The German bacteriologist and experimental pathologist Gerhard Johannes Paul Domagk (1895-1964) was awarded the Nobel Prize in Physiology or Medicine for his discovery of the antibacterial effects of prontosil.
Gerhard Domagk was born at Lagow, Brandenburg, on Oct. 30, 1895. He began the study of medicine at the University of Kiel in 1913. After World War I, throughout which he served in the army, he graduated in medicine at Kiel in 1921. In 1924-1925 he was a lecturer in pathology in the universities of Greifswald and Münster. He became director of research in experimental pathology and bacteriology on the staff of the I.G. Farbenindustrie at Wuppertal-Elberfeld in 1927.
Early in the 1900s a synthetic organic arsenic compound was used to treat experimental trypanosomiasis. Paul Ehrlich confirmed this and then began to search for a similar compound for the treatment of syphilis. Successive organic compounds were synthesized and tested. In 1910 he found that his 606th compound was very effective; he called it salvarsan. During the next 20 years efficient antimalarial remedies were synthesized, but there were no such remedies against the common bacterial and streptococcal infections of temperate climates, despite many attempts to solve this problem.
Shortly after his appointment to the I.G. Farbenindustrie, Domagk was made responsible for another massive attempt to achieve chemotherapy of the bacterial infections. His chief chemists, Fritz Mietzsch and Joseph Klarer, synthesized organic compounds, and Domagk tested the activity of these compounds against various organisms, in cultures and in laboratory animals. For a long time they were unsuccessful. But some years earlier the two chemists had synthesized a red azo dye combined with a sulfonamide radical. Intended for treating leather, it was already on the market under the name Prontosil Rubrum. Their tests had shown that it had little activity against bacteria in cultures, but in 1932 preliminary tests suggested that it might be protective against streptococcal infections in mice. In December a crucial experiment was carried out, which showed conclusively that prontosil was very effective in protecting mice against a highly virulent streptococcus. These very satisfactory laboratory results were not published for over 2 years, partly because of doubt whether prontosil would be tolerated by human subjects. But Domagk personally had no doubt, because he had as a last resort given his daughter, who was near death as a result of a streptococcal infection, a dose of prontosil. She had miraculously recovered.
When Domagk published his laboratory results in 1935 he did not mention his daughter's case, but work on prontosil was at once started in several countries. It was shown that the action of prontosil was due to its sulfonamide radical, which alone was active, and that sulfanilamide, a similar sulfonamide compound, was as active as prontosil and cheaper to manufacture. This was the first of the many similar drugs synthesized and tested. These sulfonamides were shown to be effective in many diseases in addition to streptococcal infections, such as puerperal fever, pneumonia, and cerebrospinal fever.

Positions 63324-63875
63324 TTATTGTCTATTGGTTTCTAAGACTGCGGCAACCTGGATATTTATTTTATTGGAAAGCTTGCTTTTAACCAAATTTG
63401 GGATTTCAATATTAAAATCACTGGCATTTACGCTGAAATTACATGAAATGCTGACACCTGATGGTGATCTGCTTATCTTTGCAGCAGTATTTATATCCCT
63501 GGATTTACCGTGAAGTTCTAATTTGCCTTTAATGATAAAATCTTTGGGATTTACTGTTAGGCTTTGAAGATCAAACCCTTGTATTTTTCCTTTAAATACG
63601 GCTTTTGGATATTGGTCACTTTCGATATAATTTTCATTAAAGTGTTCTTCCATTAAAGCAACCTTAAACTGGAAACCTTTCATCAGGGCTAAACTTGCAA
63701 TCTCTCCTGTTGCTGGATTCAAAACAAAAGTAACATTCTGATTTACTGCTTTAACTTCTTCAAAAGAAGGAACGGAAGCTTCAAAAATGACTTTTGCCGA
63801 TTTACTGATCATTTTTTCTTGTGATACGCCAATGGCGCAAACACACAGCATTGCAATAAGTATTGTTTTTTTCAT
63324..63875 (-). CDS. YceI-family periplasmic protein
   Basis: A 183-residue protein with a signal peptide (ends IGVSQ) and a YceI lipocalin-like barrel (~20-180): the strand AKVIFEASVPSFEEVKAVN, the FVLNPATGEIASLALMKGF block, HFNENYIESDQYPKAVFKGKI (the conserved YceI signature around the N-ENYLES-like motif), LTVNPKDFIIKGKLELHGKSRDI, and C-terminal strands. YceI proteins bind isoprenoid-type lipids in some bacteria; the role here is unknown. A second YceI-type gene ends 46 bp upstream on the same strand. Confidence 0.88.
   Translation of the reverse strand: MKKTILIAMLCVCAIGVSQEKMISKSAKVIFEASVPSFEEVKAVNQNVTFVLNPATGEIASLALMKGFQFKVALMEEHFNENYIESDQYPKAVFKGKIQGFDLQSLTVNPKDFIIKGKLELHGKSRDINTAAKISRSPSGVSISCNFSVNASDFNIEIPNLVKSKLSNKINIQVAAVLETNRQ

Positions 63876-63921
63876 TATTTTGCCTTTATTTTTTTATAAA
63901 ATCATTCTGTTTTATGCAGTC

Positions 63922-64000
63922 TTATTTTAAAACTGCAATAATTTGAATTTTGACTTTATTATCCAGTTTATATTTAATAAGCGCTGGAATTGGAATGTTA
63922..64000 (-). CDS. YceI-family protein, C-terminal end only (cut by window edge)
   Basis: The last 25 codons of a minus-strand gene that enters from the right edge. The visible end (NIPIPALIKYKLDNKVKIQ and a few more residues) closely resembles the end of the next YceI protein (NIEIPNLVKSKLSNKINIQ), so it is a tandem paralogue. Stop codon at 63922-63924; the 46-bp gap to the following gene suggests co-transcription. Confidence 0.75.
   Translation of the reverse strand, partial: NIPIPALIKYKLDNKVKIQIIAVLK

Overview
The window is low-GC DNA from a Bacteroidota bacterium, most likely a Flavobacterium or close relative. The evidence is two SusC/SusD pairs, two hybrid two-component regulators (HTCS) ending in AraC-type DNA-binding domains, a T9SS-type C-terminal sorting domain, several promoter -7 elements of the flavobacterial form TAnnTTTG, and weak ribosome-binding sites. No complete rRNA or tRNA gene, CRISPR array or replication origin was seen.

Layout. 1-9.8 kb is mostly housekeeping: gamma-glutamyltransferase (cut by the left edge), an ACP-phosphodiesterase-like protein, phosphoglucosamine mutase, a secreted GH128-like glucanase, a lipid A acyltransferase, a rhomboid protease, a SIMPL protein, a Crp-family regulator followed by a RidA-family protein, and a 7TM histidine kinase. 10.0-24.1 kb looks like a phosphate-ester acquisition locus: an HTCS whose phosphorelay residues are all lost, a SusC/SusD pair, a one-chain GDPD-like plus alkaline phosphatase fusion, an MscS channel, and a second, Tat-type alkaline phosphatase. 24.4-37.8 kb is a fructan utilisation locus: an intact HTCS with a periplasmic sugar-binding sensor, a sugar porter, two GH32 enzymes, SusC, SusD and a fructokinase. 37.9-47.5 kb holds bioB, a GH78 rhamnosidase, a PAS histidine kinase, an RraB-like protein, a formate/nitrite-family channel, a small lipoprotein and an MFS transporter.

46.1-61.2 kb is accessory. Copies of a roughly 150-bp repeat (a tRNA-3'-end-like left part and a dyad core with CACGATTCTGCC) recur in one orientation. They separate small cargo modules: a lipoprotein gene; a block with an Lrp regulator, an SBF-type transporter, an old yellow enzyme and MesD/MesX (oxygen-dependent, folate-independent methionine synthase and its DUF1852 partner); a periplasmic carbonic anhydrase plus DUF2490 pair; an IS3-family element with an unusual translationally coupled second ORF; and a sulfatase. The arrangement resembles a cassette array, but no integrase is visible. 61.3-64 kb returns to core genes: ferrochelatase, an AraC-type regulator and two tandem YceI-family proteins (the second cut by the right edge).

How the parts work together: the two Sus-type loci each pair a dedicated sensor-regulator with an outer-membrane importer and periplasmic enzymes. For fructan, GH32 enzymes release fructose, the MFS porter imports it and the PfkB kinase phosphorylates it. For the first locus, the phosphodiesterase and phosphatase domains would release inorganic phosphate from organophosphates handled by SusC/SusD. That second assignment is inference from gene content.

For his work in this field Domagk was awarded the Nobel Prize in Physiology or Medicine for 1939, but he was forced by the Nazis to decline the award, which he had already accepted. After the war he was presented with the medal and the diploma, but the prize money had meanwhile reverted to the Nobel Foundation.
The effective discovery of the method of concentrating penicillin, the first of the antibiotics, in 1940 stimulated a search for other antibiotics and chemotherapeutic remedies that might be effective in treating tuberculosis. Domagk's chemical coworkers supplied him with the first of the thiosemicarbazones, and in 1946 he showed their power to inhibit the growth of the tubercle bacillus in culture. But as they caused liver damage they had later to be given up. Meanwhile, in 1944, the antibiotic streptomycin had been discovered, but its undoubted effectiveness in treating tuberculosis was found to be limited by its tendency to produce resistant strains of the bacillus. A little later the effectiveness of para-aminosalicylic acid (PAS) was discovered and also its value in delaying the appearance of resistant strains. But the thiosemicarbazones led to the discovery in 1951, by Domagk and others, of the activity of isonicotinic acid hydrazide (isoniazid). It was found that in man isoniazid was most efficient when combined with streptomycin and PAS.
For 30 years, beginning in 1925, Domagk wrote numerous papers on experimental tumor formation. In 1955 he turned to the chemotherapy of malignant tumors. In 1958 he published his results obtained with ethyl-eneimino quinones and their derivative Trenimon. Although then promising, these results later remained unconfirmed.
In 1958 the University of Münster conferred on Domagk the title of professor, and on his retirement from the I.G. Farbenindustrie he worked on cancer research at that university. His many honors included honorary degrees from six universities. In 1959 he was elected a Foreign Member of the Royal Society, and he was the recipient of the Paul Ehrlich Gold Medal and of the Cameron Prize of the University of Edinburgh. He died at Burberg, Baden-Württemberg, on April 24, 1964.
There is a biography of Domagk in Nobel Lectures: Physiology or Medicine, 1922-1941 (1965), which also contains his Nobel Lecture, not delivered until 1947. For the background of Domagk's discovery see I. Galdston, Behind the Sulfa Drugs (1943). For further developments see G. M. Findlay, Recent Advances in Chemotherapy (1930), especially the second (1939) and third (vol. 1, 1950) editions. □